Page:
A type of lubrication effected solely by the pumping action developed by the sliding of one surface over another in contact with an oil. Adhesion to the moving surface draws the oil into the high-pressure area between the surfaces, and viscosity retards the tendency to squeeze the oil out. If the pressure developed by this action is sufficient to completely separate the two surfaces, full-fluid-film lubrication is said to prevail.
A form of chemical deterioration to which all petroleum products are subject to, and involves the addition of oxygen atoms resulting in degradation. It is accelerated by higher temperatures above 160°F, with the rate of oxidation doubling by each 20° increase. With fuels and lubricant oils, oxidation produces sludges, varnishes, gums, and acids, all of which are undesirable.
Resistance of a petroleum product to oxidation, therefore increasing its potential service or storage life. Since the life of many lubricants can be well over a year, simulations are used to show the time required for a sample to develop a specified degree of oxidation under accelerated conditions.
A lubricant additive for protecting ferrous (iron and steel) components from rusting caused by water contamination or other harmful materials from oil degradation. Some rust inhibitors operate similarly to corrosion inhibitors by forming inert films on metal surfaces. Other rust inhibitors absorb water by incorporating it into a water-in-oil emulsion so that only oil touches the metal surfaces.
A unit of frictional force overcome in sliding one layer of fluid along another. This is typically measured in pounds per square foot, with pounds representing the frictional force, and square feet representing the area of contact between the sliding layers.
The collective name for contamination in an lubricated system and on parts bathed by the lubricating oil. This includes decomposition products from the fuel, oil, and particulates from sources external to the system.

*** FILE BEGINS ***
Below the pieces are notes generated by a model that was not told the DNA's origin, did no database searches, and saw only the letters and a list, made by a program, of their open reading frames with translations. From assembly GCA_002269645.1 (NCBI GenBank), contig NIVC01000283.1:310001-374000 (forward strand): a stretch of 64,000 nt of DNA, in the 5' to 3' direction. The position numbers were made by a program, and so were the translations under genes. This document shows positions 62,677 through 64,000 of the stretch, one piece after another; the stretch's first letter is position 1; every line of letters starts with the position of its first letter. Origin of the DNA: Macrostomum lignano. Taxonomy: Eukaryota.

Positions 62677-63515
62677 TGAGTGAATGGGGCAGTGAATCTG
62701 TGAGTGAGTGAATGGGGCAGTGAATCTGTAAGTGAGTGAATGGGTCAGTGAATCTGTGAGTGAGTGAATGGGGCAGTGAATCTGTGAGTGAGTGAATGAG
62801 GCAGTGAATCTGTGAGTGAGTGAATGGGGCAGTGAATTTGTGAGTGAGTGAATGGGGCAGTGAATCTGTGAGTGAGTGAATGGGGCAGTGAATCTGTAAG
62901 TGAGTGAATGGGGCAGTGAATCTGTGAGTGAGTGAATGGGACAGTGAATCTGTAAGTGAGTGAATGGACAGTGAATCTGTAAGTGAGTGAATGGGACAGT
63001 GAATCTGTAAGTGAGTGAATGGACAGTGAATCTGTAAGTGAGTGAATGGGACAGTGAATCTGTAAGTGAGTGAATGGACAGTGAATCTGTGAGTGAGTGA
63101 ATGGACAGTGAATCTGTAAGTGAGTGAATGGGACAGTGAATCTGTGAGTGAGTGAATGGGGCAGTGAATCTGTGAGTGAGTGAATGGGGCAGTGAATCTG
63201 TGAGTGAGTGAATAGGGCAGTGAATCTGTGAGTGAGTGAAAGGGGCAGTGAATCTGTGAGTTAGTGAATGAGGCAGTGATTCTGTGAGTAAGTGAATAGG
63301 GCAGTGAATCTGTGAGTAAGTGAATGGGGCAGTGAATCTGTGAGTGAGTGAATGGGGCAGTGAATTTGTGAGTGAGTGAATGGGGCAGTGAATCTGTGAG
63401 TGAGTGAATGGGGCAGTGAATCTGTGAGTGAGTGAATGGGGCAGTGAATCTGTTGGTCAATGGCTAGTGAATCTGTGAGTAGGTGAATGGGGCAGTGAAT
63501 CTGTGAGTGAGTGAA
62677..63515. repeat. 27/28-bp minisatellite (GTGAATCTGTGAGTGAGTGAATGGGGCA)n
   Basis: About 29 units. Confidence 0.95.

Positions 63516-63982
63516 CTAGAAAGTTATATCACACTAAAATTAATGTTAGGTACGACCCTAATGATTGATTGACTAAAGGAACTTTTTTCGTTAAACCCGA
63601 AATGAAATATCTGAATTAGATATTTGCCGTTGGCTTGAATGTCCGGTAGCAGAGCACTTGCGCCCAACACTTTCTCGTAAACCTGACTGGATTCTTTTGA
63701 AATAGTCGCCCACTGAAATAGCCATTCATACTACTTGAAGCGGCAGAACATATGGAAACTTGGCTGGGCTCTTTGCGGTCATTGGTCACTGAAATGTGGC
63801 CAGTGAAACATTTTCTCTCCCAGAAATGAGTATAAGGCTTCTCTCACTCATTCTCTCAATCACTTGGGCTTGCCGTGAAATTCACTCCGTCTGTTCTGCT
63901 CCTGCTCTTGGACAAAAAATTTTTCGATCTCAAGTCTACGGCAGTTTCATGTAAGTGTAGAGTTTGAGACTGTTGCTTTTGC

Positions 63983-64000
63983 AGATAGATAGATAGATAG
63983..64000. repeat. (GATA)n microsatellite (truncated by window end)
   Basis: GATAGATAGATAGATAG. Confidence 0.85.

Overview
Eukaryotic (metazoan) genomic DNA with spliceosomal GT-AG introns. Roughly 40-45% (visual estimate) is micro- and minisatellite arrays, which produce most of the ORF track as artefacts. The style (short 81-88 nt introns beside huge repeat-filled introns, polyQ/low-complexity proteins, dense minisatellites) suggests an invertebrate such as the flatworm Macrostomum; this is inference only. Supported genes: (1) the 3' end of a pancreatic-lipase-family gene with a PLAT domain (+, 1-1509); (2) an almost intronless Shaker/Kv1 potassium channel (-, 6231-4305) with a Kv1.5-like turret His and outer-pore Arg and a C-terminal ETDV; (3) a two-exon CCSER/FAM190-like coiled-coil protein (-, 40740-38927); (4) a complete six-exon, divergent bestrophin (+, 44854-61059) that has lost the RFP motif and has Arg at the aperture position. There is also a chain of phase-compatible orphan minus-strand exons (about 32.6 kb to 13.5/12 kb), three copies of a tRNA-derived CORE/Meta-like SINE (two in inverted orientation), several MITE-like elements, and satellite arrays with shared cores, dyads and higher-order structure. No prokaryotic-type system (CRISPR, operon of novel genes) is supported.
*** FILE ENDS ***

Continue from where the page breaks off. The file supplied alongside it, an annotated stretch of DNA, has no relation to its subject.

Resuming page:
The ability to dissolve into a solution producing a homogeneous physical mixture. The degree of solvency varies along with the rate of dissolution depending on the amount of heat added to the solution.
Measure of a fluid's resistance to flow. This is typically measured as the time required for a standard quantity of fluid at a certain temperature to flow through a standard orifice. The higher the value, the more viscous the fluid. Viscosity varies inversely with temperature so the measurements are always expressed together. Tests are typically conducted at 40°C and 100°C.
The measure of the rate of change of viscosity with temperature. Heating tends to make lubricants thinner, cooling makes them thicker. The higher the viscosity index is on a particular fluid, the less of a change in viscosity there will be over a given temperature range. In determining the viscosity index, two temperatures of viscosity are taken, one at 40°C and the other at 100°C.
The property of a liquid that defines its evaporation characteristics. Of two liquids, the more volatile will boil at a lower temperature and will evaporate faster when both liquids are at the same temperature. The volatility of petroleum products can be evaluated by tests for flash point, vapor pressure, distillation, and evaporation rate.